Today, visitors arrive at the Grand Canyon either by train, car or bus and have hotel and dining options because of the Fred Harvey Company. When early pioneers began trekking to the rim they pitched tents, cooked over open fires and dined in the crisp open air on the edge of the canyon. By 1901, the Santa Fe, Topeka and Atchison Railroad increased the number of visitors who sought a place to sleep and eat in comfort. Four years later Fred Harvey’s son Ford opened El Tovar and offered upscale and economical rooms on the rim.
Smiling and courteous Harvey girls wearing white uniforms served hungry tourists breakfast, lunch and dinner. Diners at El Tovar today can drift back to another era as they sit in the historic dining room and eat the same breakfast selection of eggs, bacon, ham or sausage, potatoes or fruit salad and toast that early guests enjoyed. Because of its remote location, chefs relied on local gardens for fresh produce and the railroad for imported goods. Diners sat down to tables adorned with fresh flowers, glass and silver.
Like today, guests hailed from all over the world. Eating in the dining room one could rub elbows with an English globetrotter, a Chicago banker, an Arizona rancher or a Harvard professor. In 1906, some of El Tovar’s menu items included caviar canapés, green turtle soup, consommé, almonds, olives, Columbia River salmon, filet mignon, spring turkey, asparagus, ice cream, assorted cakes and cheese.
Today, guests can dine on trendy Southwestern-inspired dishes or sample some historic recipes. One option is the 1947 Chicken El Tovar that features tender, boneless chicken breasts served over angel hair pasta with a creamy mushroom sherry sauce and wilted fresh spinach and fresh veggies. The delicious French onion soup with its beefy broth has been a staple on the menu for years. Notice that the meals are served on 1936-replica china, which was designed by Mary Jane Colter, chief architect and decorator for the Fred Harvey Company.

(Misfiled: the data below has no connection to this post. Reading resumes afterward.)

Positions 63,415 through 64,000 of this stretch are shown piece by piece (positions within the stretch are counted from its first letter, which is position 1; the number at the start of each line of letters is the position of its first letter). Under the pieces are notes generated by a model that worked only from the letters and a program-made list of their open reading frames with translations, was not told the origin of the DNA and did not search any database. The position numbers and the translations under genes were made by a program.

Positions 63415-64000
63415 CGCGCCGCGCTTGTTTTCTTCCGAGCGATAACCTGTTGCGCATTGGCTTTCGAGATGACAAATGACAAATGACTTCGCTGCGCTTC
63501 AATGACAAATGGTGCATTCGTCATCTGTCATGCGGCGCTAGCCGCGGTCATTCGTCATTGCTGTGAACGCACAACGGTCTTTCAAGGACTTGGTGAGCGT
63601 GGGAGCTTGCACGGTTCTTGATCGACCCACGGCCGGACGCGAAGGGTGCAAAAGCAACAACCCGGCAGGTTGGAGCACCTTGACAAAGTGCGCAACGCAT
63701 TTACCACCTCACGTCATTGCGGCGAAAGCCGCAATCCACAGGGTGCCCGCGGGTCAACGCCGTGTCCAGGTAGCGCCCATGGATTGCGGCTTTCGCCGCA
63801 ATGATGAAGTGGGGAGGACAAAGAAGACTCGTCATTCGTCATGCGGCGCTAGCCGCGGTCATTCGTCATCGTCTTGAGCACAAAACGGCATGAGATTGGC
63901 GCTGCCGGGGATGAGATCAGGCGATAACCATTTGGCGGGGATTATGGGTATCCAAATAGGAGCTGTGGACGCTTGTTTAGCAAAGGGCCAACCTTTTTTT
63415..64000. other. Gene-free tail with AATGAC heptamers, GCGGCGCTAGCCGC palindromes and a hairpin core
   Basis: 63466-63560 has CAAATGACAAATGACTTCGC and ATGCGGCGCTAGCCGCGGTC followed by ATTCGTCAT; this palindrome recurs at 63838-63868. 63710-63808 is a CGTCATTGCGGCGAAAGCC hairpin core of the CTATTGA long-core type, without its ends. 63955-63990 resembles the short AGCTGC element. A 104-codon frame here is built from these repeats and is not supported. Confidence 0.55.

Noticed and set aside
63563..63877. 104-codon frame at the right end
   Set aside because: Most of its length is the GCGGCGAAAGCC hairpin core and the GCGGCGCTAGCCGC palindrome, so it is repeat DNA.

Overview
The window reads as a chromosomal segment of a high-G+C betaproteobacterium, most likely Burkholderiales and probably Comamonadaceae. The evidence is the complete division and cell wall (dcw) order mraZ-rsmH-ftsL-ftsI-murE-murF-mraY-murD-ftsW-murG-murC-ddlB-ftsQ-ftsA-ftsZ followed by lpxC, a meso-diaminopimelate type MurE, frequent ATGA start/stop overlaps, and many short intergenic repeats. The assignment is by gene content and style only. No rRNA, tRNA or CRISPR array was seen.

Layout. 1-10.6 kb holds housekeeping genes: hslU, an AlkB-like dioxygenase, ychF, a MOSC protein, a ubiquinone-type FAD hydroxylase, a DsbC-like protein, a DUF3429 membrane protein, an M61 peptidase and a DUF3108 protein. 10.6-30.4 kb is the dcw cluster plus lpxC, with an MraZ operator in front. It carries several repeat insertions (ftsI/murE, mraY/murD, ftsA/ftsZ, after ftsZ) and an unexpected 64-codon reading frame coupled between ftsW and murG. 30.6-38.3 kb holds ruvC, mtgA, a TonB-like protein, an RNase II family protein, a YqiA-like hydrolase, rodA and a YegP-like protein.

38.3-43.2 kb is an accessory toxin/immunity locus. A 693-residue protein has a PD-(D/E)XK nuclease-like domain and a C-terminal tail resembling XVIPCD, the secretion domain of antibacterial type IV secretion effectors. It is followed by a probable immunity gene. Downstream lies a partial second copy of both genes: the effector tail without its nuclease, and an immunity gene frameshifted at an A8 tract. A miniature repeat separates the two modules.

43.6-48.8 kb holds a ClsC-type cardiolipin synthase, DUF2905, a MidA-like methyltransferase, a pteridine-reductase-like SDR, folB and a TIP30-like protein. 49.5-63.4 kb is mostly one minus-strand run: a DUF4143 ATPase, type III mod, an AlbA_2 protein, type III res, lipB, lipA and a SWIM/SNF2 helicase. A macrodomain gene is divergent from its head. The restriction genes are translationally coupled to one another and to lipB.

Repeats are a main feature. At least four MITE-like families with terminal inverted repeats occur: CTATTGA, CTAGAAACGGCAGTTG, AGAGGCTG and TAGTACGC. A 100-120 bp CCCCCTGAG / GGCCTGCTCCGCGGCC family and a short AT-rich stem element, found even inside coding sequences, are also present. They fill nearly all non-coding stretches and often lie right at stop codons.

Bright Angel Camp also opened in 1905 and offered economical cottages and rooms. Patrons had the option of eating at the Harvey Café, where meals started at thirty-five cents or the pricier El Tovar. The current lodge opened in 1935 and guests dined at the Bright Angel Lodge Coffee Shop. In 1939 diners there chose from halibut, spring chicken, potted club steak, lamb, and a variety of grilled steaks followed by layer cakes, apple or lemon meringue pies, ice cream, sherbet or watermelon.
Today diners enjoy healthy diner-style meals, which include the 1938 fresh fruit sampler that changes with the fruits in season. The classic 1955 huevos rancheros is a deceptively hearty dish that includes eggs, refried beans and Tortilla Lady corn tortillas topped with enchilada sauce, pepper jack cheese, sour cream, green chilies and black olives. Modern selections have playful names like the Bright Angel Veggie Quesadilla, Hiker’s Chicken Caesar Salad, Trailblazing Fajitas and Moqui Sour Cream Chicken.
Enjoy the 1938 Ponderosa Chicken Club at the Harvey House Café or try creating history in your own kitchen using the recipe below.
1938 Ponderosa Chicken Club
1/4 avocado, mashed
1/2 cup ranch dressing
1 brioche roll
4 oz. grilled chicken breast
2 slices cooked bacon
1 slice cheddar cheese
Garnish lettuce, tomato, onion, pickle
Combine the avocado with the ranch dressing and spread a tablespoon on the roll. Place chicken, bacon, cheese and garnish as you like.
Recipe courtesy Harvey House Café, Grand Canyon, Arizona.
Sherry Monahan kicked off her journey into Old West cuisine, spirits and places by authoring Taste of Tombstone. Visit SherryMonahan.com to learn more about her books, awards and TV appearances.